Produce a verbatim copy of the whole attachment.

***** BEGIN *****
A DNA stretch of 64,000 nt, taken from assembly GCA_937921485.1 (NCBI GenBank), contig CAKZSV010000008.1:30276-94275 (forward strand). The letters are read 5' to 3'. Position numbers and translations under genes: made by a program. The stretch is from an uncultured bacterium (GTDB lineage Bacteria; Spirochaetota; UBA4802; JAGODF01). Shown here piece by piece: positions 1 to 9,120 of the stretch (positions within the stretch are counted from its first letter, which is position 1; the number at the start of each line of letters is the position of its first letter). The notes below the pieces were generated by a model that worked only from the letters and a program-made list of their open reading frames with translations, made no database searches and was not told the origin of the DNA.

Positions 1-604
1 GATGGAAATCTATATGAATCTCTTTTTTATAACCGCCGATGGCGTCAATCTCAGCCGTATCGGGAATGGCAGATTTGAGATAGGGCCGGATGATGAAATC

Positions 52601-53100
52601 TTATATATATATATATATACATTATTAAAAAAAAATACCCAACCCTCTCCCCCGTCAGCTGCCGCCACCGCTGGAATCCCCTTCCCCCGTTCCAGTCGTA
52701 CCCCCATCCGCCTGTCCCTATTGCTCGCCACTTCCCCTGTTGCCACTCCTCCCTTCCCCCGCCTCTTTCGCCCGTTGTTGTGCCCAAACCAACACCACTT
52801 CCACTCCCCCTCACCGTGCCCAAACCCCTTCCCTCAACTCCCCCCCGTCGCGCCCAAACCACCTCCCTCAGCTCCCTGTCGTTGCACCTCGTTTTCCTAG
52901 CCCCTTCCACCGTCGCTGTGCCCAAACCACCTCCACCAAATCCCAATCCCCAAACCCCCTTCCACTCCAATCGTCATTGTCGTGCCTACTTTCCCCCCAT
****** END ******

A DNA stretch of 64,000 nt, taken from assembly GCA_937921485.1 (NCBI GenBank), contig CAKZSV010000008.1:30276-94275 (forward strand). The letters are read 5' to 3'. Position numbers and translations under genes: made by a program. The stretch is from an uncultured bacterium (GTDB lineage Bacteria; Spirochaetota; UBA4802; JAGODF01). Shown here piece by piece: positions 1 to 9,120 of the stretch (positions within the stretch are counted from its first letter, which is position 1; the number at the start of each line of letters is the position of its first letter). The notes below the pieces were generated by a model that worked only from the letters and a program-made list of their open reading frames with translations, made no database searches and was not told the origin of the DNA.

Positions 1-604
1 GATGGAAATCTATATGAATCTCTTTTTTATAACCGCCGATGGCGTCAATCTCAGCCGTATCGGGAATGGCAGATTTGAGATAGGGCCGGATGATGAAATC

Positions 52601-53100
52601 TTATATATATATATATATACATTATTAAAAAAAAATACCCAACCCTCTCCCCCGTCAGCTGCCGCCACCGCTGGAATCCCCTTCCCCCGTTCCAGTCGTA
52701 CCCCCATCCGCCTGTCCCTATTGCTCGCCACTTCCCCTGTTGCCACTCCTCCCTTCCCCCGCCTCTTTCGCCCGTTGTTGTGCCCAAACCAACACCACTT
52801 CCACTCCCCCTCACCGTGCCCAAACCCCTTCCCTCAACTCCCCCCCGTCGCGCCCAAACCACCTCCCTCAGCTCCCTGTCGTTGCACCTCGTTTTCCTAG
52901 CCCCTTCCACCGTCGCTGTGCCCAAACCACCTCCACCAAATCCCAATCCCCAAACCCCCTTCCACTCCAATCGTCATTGTCGTGCCTACTTTCCCCCCAT